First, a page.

It is finally fall. Finally time for apple picking, pumpkin patches, golden red leaves, and warm homemade soups. Finally time to grab your jackets out of storage and time to put those flip-flops away.
I’m ready for you, fall. … Even if it is still in the 80s – stubborn Missouri.
With the fall comes time to harvest. And with the harvest, comes my favorite activity: canning.
Yes, I would list canning as one of my favorite activities or hobbies. There’s something magical in taking thirteen pounds of ripe peaches, slicing them or cooking them down into peach butter, and sealing them in glass jars to save for a cold winter’s day. Nothing is better than a taste of summer when the temperature is below zero.
My idea of a perfect Saturday is spent in the kitchen. The window is open to let in a crisp fall breeze. Deano and Frank are playing in the background. Our little rugrat is playing on the floor, and my canner is working magic on the stove.
And here, my friends, is how to use a water-bath canner.
A quick side note – you don’t actually need a canner, just a big ‘ol pot – that’s what we used for years. This summer, we finally bought a canner. I love it because we can fit more jars in than a regular pot (check it out here).
What you need:
- Something delicious to process and preserve (like peach butter)
- A large canner, or stockpot
- Glass mason jars with rings and new lids
- Jar lifter or tongs
- Canning funnel
To make Peach Butter, you really only need two ingredients: ripe peaches, and a sprinkle of sweetener (if you desire).
Start by slicing your peaches into quarters, removing the pits.
Place your peaches into a blender or food processor to process until smooth – our goal is a peach puree, not peach juice!
Pour your pureed peach goodness into a large cooking pot or dutch oven.
Cook on medium-low heat, stirring frequently to prevent burning. Your peaches should simmer for thirty five minutes or so, until they reach the desired consistency and become thick, smooth butter.
As you taste test your peaches during the cooking process, feel free to sprinkle in some sweetener (we’ve used white cane sugar or brown sugar).
While your peaches are cooking down, you’ll need to prep your canner and materials.
Fill your canner with water and add your glass mason jars. The jars need to sit in the water long enough that the water is simmering or lightly boiling. This allows your jars to be sterilized, and it safely heats up the jars so that when you pour in your deliciously hot peach butter, the jars don’t crack.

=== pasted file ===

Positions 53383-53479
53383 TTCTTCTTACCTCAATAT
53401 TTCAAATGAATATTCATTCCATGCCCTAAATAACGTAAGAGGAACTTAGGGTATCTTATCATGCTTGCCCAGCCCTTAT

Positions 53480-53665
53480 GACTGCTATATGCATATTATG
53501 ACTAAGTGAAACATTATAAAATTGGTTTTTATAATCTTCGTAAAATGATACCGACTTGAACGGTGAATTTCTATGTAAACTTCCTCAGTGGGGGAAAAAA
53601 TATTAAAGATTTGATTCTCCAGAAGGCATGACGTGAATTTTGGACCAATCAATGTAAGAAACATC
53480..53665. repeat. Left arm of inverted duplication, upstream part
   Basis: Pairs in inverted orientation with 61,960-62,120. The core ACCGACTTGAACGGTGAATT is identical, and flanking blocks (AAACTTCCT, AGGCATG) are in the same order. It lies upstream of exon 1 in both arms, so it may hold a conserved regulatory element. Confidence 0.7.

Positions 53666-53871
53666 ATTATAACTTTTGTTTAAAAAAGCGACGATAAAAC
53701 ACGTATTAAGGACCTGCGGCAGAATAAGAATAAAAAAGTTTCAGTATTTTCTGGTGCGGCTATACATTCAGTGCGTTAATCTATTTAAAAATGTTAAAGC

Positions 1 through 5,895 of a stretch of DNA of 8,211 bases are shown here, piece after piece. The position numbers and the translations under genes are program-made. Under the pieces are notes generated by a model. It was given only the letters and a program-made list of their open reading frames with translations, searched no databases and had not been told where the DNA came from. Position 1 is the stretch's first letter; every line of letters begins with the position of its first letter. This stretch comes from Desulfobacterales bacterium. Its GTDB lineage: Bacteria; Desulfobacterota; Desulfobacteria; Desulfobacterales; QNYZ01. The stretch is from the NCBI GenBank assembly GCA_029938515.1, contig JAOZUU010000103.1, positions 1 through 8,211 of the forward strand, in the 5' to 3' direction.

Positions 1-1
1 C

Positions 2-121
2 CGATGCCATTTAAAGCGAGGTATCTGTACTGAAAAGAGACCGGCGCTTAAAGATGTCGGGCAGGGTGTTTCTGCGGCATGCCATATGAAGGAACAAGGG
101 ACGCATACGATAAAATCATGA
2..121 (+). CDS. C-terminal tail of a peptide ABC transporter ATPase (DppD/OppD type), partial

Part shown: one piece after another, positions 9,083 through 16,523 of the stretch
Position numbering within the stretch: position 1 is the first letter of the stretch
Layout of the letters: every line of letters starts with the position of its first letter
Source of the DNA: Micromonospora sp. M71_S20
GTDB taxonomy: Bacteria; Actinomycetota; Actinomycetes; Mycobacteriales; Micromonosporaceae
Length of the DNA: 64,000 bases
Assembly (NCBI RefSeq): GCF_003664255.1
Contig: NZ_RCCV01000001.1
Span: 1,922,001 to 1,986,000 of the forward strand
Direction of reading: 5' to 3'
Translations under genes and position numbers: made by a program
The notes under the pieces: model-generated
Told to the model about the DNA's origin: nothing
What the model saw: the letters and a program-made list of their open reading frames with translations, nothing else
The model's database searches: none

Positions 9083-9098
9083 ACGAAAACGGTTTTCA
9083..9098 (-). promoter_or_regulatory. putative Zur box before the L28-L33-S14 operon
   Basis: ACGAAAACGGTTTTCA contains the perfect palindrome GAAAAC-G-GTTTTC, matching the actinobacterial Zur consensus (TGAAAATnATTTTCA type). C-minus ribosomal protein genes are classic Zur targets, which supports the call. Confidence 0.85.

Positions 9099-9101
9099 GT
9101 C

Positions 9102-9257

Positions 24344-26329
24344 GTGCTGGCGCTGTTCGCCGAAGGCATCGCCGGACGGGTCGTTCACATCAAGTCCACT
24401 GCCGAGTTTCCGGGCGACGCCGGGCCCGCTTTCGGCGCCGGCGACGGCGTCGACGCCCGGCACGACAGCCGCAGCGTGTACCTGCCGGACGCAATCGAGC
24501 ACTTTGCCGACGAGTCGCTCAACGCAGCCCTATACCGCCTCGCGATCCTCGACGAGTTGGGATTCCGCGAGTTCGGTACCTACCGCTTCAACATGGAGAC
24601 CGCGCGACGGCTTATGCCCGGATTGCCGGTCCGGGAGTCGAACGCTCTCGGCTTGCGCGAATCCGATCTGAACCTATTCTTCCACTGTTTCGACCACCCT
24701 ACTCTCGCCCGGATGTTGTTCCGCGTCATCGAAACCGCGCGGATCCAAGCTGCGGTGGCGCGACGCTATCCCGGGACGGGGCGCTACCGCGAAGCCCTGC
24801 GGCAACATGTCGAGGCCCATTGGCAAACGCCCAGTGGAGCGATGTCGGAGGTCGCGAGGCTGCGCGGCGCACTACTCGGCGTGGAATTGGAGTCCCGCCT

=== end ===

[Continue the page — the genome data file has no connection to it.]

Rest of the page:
When your jars are warm and your peaches have melted into butter, you can start preserving!
One at a time, use your jar lifter or tongs to empty the jars of water and place on the counter top. Place your jar funnel in the jar and fill with peach butter, leaving ¼ inch of headspace. Take a clean butter knife and run along the inside of the glass to remove any air bubbles lurking at the bottom. Use a clean, damp towel to wipe off the rim of your jar. You want to remove any stray peach butter left behind on the rim or in the threads of the jar.
Place a new lid on your jar. Screw your ring on securely and repeat this process until all jars are full.
Using a jar lifter or tongs, place your jars filled with summer goodness into the canner (which is still full of hot water). When your canner is full, cover with the lid and turn up the heat.
You’ll need to boil the jars – a hard boil, not a simmer – for 10-13 minutes. Don’t start your timer until the water in the canner is already boiling to make sure the peach butter has enough time to process – this allows the lid to seal completely and any pesky bacteria to be killed off.
When your processing timer goes off, turn off the heat and remove the canner lid. Allow the jars to sit in the water for a few minutes to settle. Then using tongs or a jar lifter, place your jars on a towel on your kitchen counter. Let them sit, undisturbed, for the next 24 hours. Soon your should hear the magical *pop* of the lids sealing!
And there you have it! A taste of summer sweetly preserved in glass jars. You are a canning, food preserving master!
Now that we’ve reached apple season, the canning opportunities are endless. Apple butter, apple sauce, apple pie filling, cinnamon apples. I think I’ll just sit here awhile, fresh espresso in hand, and brainstorm apple recipes to can.
— And with that thought, my baby woke up from his nap. I guess I’ll have to postpone my apple daydreams for a little while.
As always, may your heart and your pantry, be full.